Taking Back the Academy! History of Activism, History as Activism

By Jim Downs; Jennifer Manion | Go to book overview

CHAPTER 12

Producing for Use and Teaching the Whole Student

Can Pedagogy Be a Form of Activism?

KATHLEEN M.BROWN

TRACEY M.WEIS


Preface

Although this chapter focuses on pedagogy as a form of activism, the authors met in an archive in Richmond, Virginia in 1988. Research, scholarship, and the production of knowledge have all served as a backdrop for the friendship that subsequently blossomed. By coincidence, both of us moved to the same Pennsylvania town, just blocks away from each other, in 1993. Over the years, our friendship has included conversations about new books, teaching methods, research projects, and our efforts to balance these academic and political passions with our personal lives. For both of us, these lives revolve around families with children. Each of us makes her living as an academic at an institution for higher learning in Pennsylvania. Each of us has spent numerous research hours recovering the history of slavery and the experience of enslaved people in eastern North America. As important as these similarities are, they should not obscure our view of the differences in our situations. While both of us have experienced professional pressures to publish in conventional formats, Kathy's institution, University of Pennsylvania, requires a light teaching load and supports sabbatical leaves necessary for completing research projects destined for these conventional forms of publication. Tracey, in contrast, carries a heavy teaching load with little opportunity for a research leave. At Millersville University, publication is

-161-

Notes for this page

Add a new note
If you are trying to select text to create highlights or citations, remember that you must now click or tap on the first word, and then click or tap on the last word.
One moment ...
Default project is now your active project.
Project items
Notes
Cite this page

Cited page

Style
Citations are available only to our active members.
Buy instant access to cite pages or passages in MLA 8, MLA 7, APA and Chicago citation styles.

(Einhorn, 1992, p. 25)

(Einhorn 25)

(Einhorn 25)

1. Lois J. Einhorn, Abraham Lincoln, the Orator: Penetrating the Lincoln Legend (Westport, CT: Greenwood Press, 1992), 25, http://www.questia.com/read/27419298.

Note: primary sources have slightly different requirements for citation. Please see these guidelines for more information.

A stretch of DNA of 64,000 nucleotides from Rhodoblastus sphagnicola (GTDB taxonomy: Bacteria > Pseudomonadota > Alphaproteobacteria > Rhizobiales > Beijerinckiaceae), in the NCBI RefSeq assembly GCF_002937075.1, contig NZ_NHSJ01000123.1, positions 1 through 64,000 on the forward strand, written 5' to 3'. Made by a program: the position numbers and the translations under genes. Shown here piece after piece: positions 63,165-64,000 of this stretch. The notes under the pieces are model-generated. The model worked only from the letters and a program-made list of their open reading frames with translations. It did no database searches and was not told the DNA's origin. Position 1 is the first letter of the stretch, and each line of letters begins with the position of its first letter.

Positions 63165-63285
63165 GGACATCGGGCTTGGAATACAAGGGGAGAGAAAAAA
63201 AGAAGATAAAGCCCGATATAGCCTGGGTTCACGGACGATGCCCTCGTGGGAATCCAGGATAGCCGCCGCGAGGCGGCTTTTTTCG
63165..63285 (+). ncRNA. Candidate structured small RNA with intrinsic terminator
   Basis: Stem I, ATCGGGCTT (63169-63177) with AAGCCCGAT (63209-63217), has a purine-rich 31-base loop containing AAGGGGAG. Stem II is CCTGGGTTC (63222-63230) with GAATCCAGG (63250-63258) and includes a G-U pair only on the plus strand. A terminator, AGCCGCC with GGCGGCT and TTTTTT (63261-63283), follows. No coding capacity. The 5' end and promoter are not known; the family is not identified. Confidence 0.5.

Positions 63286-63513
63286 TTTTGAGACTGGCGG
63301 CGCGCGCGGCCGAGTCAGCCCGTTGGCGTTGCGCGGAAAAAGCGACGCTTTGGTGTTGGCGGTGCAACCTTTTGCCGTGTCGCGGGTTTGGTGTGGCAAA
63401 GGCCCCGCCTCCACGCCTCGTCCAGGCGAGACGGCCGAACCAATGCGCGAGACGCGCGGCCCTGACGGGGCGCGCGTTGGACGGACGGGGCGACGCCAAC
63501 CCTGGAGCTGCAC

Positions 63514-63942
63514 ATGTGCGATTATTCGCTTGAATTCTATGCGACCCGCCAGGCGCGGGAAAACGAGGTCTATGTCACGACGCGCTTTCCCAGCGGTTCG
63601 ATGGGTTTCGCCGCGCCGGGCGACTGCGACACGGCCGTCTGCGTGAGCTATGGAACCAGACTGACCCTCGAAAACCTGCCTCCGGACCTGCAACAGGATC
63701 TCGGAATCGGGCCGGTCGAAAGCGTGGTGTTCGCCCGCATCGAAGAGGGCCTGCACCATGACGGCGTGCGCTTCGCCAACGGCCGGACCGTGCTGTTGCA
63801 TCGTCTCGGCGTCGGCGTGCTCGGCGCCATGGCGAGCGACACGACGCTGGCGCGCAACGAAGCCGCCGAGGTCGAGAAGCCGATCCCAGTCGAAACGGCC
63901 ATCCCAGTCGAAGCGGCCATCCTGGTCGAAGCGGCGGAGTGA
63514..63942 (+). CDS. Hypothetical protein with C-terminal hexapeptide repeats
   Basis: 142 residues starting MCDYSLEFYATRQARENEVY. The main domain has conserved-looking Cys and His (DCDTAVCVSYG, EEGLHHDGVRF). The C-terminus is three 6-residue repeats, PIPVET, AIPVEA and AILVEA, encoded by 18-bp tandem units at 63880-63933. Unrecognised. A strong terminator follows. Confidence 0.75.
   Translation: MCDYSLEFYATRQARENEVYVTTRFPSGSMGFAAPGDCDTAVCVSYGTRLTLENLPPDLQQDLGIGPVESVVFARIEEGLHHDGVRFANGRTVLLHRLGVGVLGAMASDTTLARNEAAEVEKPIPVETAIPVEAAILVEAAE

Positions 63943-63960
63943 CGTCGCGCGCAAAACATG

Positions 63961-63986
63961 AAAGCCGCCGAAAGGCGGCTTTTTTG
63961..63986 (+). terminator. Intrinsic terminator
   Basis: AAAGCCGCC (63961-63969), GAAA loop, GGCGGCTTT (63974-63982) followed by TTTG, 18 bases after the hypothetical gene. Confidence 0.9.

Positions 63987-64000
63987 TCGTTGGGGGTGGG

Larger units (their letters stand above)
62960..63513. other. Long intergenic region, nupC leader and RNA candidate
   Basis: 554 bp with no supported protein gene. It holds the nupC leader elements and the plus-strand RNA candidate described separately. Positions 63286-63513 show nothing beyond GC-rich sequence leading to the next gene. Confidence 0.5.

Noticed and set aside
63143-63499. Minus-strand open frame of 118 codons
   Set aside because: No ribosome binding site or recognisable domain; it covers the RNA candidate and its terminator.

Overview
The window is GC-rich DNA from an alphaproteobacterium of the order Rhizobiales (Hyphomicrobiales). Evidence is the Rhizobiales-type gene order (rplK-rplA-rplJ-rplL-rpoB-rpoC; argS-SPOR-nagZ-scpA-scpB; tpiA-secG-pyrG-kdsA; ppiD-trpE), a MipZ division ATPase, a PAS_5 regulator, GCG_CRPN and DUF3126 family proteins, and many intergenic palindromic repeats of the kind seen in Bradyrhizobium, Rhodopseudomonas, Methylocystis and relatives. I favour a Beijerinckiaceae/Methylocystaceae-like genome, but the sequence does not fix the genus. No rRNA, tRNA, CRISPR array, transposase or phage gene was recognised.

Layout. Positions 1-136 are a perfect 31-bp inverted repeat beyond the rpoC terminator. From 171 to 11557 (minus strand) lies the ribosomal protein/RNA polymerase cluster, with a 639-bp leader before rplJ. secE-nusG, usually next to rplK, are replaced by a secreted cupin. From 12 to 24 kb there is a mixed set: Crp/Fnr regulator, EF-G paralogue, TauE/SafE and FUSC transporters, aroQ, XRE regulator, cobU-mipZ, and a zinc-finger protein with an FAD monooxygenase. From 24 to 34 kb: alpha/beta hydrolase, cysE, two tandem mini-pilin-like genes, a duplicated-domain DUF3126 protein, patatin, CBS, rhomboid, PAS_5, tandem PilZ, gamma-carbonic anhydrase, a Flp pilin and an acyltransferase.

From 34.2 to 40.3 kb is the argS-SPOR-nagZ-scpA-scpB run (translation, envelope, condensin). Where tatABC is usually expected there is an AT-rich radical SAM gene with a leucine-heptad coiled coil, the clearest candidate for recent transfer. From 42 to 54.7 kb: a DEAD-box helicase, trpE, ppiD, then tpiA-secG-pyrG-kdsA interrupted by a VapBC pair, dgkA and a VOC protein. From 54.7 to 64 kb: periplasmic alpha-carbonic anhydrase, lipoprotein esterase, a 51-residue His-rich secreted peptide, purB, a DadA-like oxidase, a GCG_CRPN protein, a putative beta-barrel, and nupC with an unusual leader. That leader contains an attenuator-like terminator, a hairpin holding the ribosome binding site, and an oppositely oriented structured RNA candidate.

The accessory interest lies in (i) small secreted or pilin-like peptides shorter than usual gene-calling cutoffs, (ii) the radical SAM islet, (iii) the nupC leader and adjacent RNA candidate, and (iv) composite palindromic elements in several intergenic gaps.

Cited page

Bookmark this page
Taking Back the Academy! History of Activism, History as Activism
Table of contents

Table of contents

Settings

Settings

Typeface
Text size Smaller Larger Reset View mode
Search within

Search within this book

Look up

Look up a word

  • Dictionary
  • Thesaurus
Please submit a word or phrase above.
Print this page

Print this page

Why can't I print more than one page at a time?

Help
Full screen
Items saved from this book
  • Bookmarks
  • Highlights & Notes
  • Citations
/ 221

matching results for page

    Questia reader help

    How to highlight and cite specific passages

    1. Click or tap the first word you want to select.
    2. Click or tap the last word you want to select, and you’ll see everything in between get selected.
    3. You’ll then get a menu of options like creating a highlight or a citation from that passage of text.

    OK, got it!

    Cited passage

    Style
    Citations are available only to our active members.
    Buy instant access to cite pages or passages in MLA 8, MLA 7, APA and Chicago citation styles.

    "Portraying himself as an honest, ordinary person helped Lincoln identify with his audiences." (Einhorn, 1992, p. 25).

    "Portraying himself as an honest, ordinary person helped Lincoln identify with his audiences." (Einhorn 25)

    "Portraying himself as an honest, ordinary person helped Lincoln identify with his audiences." (Einhorn 25)

    "Portraying himself as an honest, ordinary person helped Lincoln identify with his audiences."1

    1. Lois J. Einhorn, Abraham Lincoln, the Orator: Penetrating the Lincoln Legend (Westport, CT: Greenwood Press, 1992), 25, http://www.questia.com/read/27419298.

    Cited passage

    Thanks for trying Questia!

    Please continue trying out our research tools, but please note, full functionality is available only to our active members.

    Your work will be lost once you leave this Web page.

    Buy instant access to save your work.

    Already a member? Log in now.

    Search by... Author
    Show... All Results Primary Sources Peer-reviewed

    Oops!

    An unknown error has occurred. Please click the button below to reload the page. If the problem persists, please try again in a little while.